• Eisenhower sends in Federal Troops

    Eisenhower sends in Federal Troops
    President Eisenhower sent federal troop to Little Rock, Arkansas on September 24, 1957. He did this in efforts to make way for the 9 black students to attend the Central High School. It was to prevent the mobs and their hatred that would accumulate when the kids attempted to attend the school.
  • SNCC Formed

     SNCC Formed
    SNCC stands for Student Nonviolent Coordinating Committee. It was an interracial organization that fought for nonviolence. This group helped give a voice to younger blacks that were fighting for their rights.
  • Period: to

    Greensboro sit ins

    In Greensboro, North Carolina, a couple African American boys sat at a segregated counter at Woolworths. The boys refused to leave when they were not served. This sparked a series of nonviolent protests all over. People went and sat at segregated counters and refused to leave. This made Woolworths and many other establishments change tehir segregation laws.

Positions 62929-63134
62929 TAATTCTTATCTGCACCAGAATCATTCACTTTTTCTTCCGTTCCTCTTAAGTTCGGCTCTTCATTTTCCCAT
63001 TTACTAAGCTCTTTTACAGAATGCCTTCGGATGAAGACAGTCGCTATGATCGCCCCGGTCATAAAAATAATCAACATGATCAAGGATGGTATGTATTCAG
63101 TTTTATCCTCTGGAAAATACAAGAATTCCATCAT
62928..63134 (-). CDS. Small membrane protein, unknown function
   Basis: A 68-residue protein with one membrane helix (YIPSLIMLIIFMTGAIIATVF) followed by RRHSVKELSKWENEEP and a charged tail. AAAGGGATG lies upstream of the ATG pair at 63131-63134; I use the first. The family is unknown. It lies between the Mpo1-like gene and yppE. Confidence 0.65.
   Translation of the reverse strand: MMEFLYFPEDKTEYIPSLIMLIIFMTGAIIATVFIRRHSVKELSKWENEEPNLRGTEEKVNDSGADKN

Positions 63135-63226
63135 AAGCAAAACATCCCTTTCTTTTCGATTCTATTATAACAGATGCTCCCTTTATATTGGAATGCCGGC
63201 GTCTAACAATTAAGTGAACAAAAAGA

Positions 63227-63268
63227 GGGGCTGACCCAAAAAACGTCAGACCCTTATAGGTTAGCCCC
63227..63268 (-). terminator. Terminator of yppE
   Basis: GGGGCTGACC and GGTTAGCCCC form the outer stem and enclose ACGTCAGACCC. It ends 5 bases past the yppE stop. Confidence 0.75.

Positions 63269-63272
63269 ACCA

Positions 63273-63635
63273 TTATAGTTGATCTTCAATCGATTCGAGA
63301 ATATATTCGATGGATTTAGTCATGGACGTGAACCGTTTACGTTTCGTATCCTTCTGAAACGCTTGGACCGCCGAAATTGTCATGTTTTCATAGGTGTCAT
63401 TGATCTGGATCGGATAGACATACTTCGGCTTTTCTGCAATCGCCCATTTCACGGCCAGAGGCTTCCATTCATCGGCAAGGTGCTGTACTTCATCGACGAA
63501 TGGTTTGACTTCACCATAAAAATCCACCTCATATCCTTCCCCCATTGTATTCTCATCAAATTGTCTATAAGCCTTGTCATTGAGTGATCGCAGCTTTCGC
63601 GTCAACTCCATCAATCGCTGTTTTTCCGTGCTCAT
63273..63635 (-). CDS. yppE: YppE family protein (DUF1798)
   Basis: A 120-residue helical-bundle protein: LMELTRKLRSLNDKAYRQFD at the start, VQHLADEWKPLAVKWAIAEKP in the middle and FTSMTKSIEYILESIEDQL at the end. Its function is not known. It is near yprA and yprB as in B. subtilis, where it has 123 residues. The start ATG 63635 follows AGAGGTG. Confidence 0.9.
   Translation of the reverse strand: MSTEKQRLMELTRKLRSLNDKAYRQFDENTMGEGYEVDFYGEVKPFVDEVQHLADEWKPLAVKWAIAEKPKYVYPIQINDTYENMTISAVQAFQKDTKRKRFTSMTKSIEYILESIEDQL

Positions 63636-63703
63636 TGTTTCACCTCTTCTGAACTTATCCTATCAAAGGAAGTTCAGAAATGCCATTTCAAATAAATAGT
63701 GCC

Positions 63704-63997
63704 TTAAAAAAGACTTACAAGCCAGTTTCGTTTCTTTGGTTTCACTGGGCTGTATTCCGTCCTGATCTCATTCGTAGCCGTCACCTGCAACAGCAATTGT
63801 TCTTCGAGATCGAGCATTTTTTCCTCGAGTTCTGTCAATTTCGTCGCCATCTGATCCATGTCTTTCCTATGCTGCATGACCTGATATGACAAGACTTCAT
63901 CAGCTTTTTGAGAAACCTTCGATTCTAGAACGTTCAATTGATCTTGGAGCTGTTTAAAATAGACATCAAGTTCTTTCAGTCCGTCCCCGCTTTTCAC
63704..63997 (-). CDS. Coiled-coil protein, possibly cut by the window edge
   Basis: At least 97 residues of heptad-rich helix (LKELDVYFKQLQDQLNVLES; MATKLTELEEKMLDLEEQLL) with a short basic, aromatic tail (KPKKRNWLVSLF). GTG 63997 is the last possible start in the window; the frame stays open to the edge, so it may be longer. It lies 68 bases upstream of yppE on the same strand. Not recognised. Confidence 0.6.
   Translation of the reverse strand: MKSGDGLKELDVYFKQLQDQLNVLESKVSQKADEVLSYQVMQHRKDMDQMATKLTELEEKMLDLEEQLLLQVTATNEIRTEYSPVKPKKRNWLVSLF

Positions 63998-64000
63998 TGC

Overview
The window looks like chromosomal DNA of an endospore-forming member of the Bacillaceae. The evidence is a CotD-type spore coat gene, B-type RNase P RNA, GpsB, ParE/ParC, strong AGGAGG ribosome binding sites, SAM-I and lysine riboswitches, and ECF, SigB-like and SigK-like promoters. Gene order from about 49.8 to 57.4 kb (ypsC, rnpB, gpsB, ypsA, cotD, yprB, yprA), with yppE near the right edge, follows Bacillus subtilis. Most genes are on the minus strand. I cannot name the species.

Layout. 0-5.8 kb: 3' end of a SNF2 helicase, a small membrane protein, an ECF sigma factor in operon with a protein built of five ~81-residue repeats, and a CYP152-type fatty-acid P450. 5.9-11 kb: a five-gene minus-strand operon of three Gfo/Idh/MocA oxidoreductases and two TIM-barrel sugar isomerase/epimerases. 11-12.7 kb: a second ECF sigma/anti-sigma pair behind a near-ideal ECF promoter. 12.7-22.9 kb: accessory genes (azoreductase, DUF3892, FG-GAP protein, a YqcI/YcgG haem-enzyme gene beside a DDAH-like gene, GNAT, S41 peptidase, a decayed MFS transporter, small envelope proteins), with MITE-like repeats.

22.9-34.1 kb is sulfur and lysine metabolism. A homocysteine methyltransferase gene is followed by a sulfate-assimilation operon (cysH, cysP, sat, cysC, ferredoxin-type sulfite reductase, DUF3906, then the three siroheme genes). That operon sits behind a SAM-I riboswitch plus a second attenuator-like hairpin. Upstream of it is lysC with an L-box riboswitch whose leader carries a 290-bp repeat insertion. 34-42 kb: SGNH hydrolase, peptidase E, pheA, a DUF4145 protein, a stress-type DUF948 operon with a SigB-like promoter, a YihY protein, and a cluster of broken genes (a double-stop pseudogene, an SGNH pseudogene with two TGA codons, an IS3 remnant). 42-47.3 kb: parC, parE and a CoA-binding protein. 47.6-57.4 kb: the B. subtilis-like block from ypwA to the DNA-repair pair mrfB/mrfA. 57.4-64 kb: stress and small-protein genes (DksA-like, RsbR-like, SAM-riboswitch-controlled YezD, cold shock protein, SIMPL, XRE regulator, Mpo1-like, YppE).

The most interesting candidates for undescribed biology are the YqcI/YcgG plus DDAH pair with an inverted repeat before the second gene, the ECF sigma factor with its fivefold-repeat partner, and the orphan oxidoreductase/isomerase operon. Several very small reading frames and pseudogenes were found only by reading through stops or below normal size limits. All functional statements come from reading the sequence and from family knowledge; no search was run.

• Period: to

    Albany Georgia “failure”

    In November 1962 a coalition called the Albany Movement was created. It was a desegregation and voters rights group. It resulted with the arrest of over 1,000
    african Americans. MLK was a part of the group but when he left Albany, the city failed to uphold its agreement. The movement failed, and the city was at the same place as it started.
  • Period: to

    Freedom Rides